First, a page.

Join Date: Feb 2000
Location: Annapolis, Md
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This is sort of a funny question. Which of the three, Little Harbour 38, Bristol 38.8, Hood Wauquiez 38, would be best for a possible circumnavigation. As you note all three are very similar. The Little Harbors seem to be the best constucted of the three. The Brostol seems to be the worse with the Wauquiez falling in between. That said it is only subtleties that distinguish these boats. The Little Harbors have a more offshore friendly galley and better storage comparments, albeit high in the boat which means less usable for heavier objects (can goods and the like). Of the three the Little Harbor is the heaviest which is bad news for offshore (more roll and the need to carry more sail in a blow). The Little Harbors have better ventilation and more fuel capacity which are both good for distance cruising. They have a lot more teak on the exterior which is bad.
Wauquiez built several variations on the Hood 38. Since John Drake bought his boat I have been curious about these boats. I have been on two of them that each had very different deck plans. Neither was very good for offshore. The one has a very wide and high bridge deck that made it very awkward to enter the companionway with the dodger rigged and the other had a very low bridge deck that would make swamping a real risk in a pooping. The Wauquiez had a less offshore oriented galley. I was generally impressed with these boats all around.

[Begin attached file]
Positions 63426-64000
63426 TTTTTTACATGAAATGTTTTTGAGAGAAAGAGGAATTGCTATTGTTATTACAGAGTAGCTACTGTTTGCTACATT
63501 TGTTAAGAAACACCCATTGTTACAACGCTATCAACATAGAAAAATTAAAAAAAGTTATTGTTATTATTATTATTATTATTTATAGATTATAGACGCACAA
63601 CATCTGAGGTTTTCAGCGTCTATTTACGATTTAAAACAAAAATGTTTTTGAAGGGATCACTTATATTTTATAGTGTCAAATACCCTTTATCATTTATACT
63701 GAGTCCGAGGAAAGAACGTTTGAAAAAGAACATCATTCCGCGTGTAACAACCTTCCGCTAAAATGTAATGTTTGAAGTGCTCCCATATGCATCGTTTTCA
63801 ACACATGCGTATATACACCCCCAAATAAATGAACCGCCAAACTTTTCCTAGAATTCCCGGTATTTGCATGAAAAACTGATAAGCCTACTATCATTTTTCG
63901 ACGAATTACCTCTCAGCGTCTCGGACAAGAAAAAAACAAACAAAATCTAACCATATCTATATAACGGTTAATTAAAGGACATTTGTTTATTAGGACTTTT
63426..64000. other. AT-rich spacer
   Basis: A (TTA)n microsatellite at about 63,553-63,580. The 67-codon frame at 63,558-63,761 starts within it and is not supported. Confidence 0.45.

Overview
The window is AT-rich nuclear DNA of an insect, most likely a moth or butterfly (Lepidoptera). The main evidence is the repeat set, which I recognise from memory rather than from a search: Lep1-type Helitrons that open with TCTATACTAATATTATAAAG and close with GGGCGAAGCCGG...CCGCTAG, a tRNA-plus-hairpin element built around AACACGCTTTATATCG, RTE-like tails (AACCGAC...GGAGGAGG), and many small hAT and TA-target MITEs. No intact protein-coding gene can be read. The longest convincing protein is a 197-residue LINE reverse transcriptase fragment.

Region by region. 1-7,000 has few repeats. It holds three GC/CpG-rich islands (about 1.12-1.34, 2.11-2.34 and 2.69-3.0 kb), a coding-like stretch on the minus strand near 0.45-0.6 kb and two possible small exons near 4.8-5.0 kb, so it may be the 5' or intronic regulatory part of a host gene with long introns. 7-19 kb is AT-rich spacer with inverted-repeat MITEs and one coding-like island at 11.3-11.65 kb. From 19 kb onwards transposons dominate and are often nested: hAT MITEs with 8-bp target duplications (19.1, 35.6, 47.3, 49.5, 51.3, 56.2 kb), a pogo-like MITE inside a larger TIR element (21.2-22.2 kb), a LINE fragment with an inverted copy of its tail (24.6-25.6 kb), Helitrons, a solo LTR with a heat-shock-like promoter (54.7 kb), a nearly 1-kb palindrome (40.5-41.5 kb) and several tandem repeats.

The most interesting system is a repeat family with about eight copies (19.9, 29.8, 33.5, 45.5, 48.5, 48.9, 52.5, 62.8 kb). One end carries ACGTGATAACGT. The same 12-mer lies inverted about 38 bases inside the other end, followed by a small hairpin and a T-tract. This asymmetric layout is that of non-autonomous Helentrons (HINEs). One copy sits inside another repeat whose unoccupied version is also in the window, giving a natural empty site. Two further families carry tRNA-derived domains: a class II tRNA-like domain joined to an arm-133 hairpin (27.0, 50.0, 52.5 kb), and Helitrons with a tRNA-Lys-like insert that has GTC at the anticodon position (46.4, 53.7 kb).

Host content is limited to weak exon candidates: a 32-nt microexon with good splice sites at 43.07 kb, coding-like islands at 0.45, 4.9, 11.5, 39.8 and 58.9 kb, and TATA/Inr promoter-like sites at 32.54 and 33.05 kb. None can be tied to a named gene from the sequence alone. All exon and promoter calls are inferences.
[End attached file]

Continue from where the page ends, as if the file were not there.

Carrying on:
The Bristols seem to have the highest prices of the bunch. They seem to be closer to the Little Harbors in layout. They are the lightest of the three. They have more tankage than the Wauquiez and less than the Little Harbors. Unlike the other two they do not come with teak decks. I consider teak decks to be a deal killer for a long distance cruising boat. There was an optional pullman style forward cabin which I think is a pretty poor setup for distance cruising. There are a number of details on the Bristol that put it on the bottom of the three build quality wise But all three are so close thatI would not let that chase you off.
Now then one really odd part of your question of the implication that these are circum-navigating offshore cruisers. I think that these were really high quality coastal cruisers. They would be reasonable boats for offshore cruising but they were not designed or detailed for the kind of abuse implicit in a circumnavigation. I think that the rig proportion is really not a very good offshore set up (huge genoas and small very high aspect mainsails make pretty inflexible rigs.)
The other odd part of your question is the other two boats that you throw in for comparison. The Crealock represents a more offshore oriented design albeit less suitable as a live aboard. The Com Pac 35 is a lightly engineered simply constructed coastal cruiser.